Afsoun Afsahi

Assistant Professor

Relevant Thesis-Based Degree Programs


Graduate Student Supervision

Master's Student Supervision

Theses completed in 2010 or later are listed below. Please note that there is a 6-12 month delay to add the latest theses.

Cartographic resistance/prefigurative world-building : the democratic implications of Indigenous participatory mapping (2023)

In recent years, participatory mapping projects initiated by historically and presently marginalized groups, including those undertaken by Indigenous peoples, have been gaining prominence in scholarly discourses. Examined predominantly under the framework of counter-mapping, much of this scholarship is focussed on how Indigenous communities in various locales mobilize traditional knowledge systems to demarcate their territories in resistance to colonial and capitalist incursions. In taking these discourses as a point of departure, this thesis argues that by positing Indigenous participatory mapping initiatives solely in the form of resistance to (neo)colonial dispossessory acts, the framework of counter-mapping occludes their prefigurative and democratic potentialities. Examining Indigenous mapping projects in settler colonial contexts, this thesis proposes an alternative approach to examining these initiatives— as a process of prefigurative world-building where communities can realize their democratic potentialities by participating in decision-making regarding what is mapped and how. Not only do these initiatives serve a generative refusals to dispossessory acts, but they also disrupt coercive territorial and civic boundaries imposed by the colonial ‘democratic’ state. I begin by critically examining the role of cartography, colonial notions of space, sovereignty, and boundaries operate to create and uphold coercive settler colonial borders. I then explore existing approaches to boundaries and borders in democratic theory, revealing how the separation of the territorial and civic questions of borders obscures their interconnectedness and their implication in coercively, contingently, and destructively including Indigenous lands and bodies into the bounds of the settler state. This coercive inclusion is further reified through (neo)colonial dispossessory acts justified by invocations of democratic legitimacy and sovereignty by the colonial state. Indeed, it is these dispossessory acts that projects and scholarly discourses on counter-mapping highlight resistance towards. I then lay out a theoretical framework for examining Indigenous participatory mapping as a form of prefigurative world-building, grounding this framework in cartographic undertakings in the Amazonas and on Turtle Island. The thesis concludes with an examination of the implications of the presented arguments for the theory and practice of democracy, emphasizing the importance of untethering democracy from its dominant, Western state-centric conceptions and redefining it to include subaltern participatory initiatives.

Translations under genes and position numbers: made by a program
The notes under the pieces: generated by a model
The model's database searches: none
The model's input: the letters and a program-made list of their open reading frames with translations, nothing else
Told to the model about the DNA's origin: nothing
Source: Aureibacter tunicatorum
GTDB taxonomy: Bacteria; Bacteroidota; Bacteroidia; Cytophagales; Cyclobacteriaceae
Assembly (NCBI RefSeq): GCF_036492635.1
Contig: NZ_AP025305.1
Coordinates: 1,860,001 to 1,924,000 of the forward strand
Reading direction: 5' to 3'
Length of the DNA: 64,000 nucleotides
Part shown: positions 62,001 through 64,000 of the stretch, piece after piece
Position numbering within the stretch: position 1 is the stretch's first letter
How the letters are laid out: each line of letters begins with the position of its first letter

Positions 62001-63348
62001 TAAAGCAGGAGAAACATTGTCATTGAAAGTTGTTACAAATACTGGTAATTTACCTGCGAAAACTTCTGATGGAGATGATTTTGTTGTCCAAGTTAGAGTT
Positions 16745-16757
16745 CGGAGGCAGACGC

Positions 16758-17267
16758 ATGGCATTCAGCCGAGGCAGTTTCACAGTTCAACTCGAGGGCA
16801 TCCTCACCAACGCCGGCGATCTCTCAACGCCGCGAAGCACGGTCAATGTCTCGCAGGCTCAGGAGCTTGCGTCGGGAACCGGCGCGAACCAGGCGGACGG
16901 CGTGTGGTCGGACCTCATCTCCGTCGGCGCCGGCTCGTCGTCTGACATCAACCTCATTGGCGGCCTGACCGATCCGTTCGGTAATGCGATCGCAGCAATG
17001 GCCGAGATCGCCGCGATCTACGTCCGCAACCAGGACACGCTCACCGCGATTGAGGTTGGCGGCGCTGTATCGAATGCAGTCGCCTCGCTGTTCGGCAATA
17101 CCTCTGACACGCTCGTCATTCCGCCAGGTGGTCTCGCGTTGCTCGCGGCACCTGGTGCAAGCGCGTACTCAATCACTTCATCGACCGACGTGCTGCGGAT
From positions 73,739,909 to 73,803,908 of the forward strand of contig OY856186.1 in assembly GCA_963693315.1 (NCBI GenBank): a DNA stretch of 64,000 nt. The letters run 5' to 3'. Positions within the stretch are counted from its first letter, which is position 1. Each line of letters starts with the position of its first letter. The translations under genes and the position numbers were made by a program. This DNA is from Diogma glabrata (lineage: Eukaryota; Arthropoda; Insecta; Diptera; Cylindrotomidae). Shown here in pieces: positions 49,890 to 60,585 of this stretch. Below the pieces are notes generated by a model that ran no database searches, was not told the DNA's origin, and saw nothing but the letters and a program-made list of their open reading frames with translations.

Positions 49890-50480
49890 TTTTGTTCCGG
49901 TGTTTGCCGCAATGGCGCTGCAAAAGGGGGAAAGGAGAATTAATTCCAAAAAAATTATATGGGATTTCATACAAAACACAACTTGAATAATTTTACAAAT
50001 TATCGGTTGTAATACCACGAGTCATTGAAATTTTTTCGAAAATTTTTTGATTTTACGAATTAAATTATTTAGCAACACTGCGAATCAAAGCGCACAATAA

View record

Reproductive Justice and abolition: an intersectional analysis of sexual and reproductive health rights (SRHR) in the Canadian carceral system (2022)

Abolition and abolitionist movements have the ability to address the dismantling of multiple oppressive structures and institutions, including slavery, policing, prisons, detention centres, and borders. The scope of this paper focusses on the prison and carceral aspects of abolition in an effort to provide an anti-colonial, intersectional analysis of Canadian prisons. In addition to a general intersectional analysis of the Canadian carceral system, this thesis specifically examines sexual and reproductive health rights (SRHR) violations in Canadian prisons and the lack of Reproductive Justice (RJ) for those who are incarcerated. This paper ultimately argues that if we take the meaning of intersectionality seriously, recognizing that colonial violence, criminalization and incarceration, and reproductive violence are interconnected and reinforcing forms of oppression, we understand that there can be no Reproductive Justice without abolition. Abolition is a crucial step in the fight for Reproductive Justice in Canada because the Canadian carceral system not only jeopardizes the self-governance and body sovereignty of individuals, but also the self-governance, self-determination and sovereignty of Indigenous peoples on their own territories, acting as a continuation of genocide. The Reproductive Justice framework and subsequent movement(s) can help us address SRHR in Canadian prisons from an intersectional standpoint. Dismantling the carceral system — a key “actor” in the settler state of Canada — is a crucial point on the path to intersectional, decolonial Reproductive Justice for all people.

View record


Membership Status

Member of G+PS
View explanation of statuses

Program Affiliations


If this is your researcher profile you can log in to the Faculty & Staff portal to update your details and provide recruitment preferences.


Sign up for an information session to connect with students, advisors and faculty from across UBC and gain application advice and insight.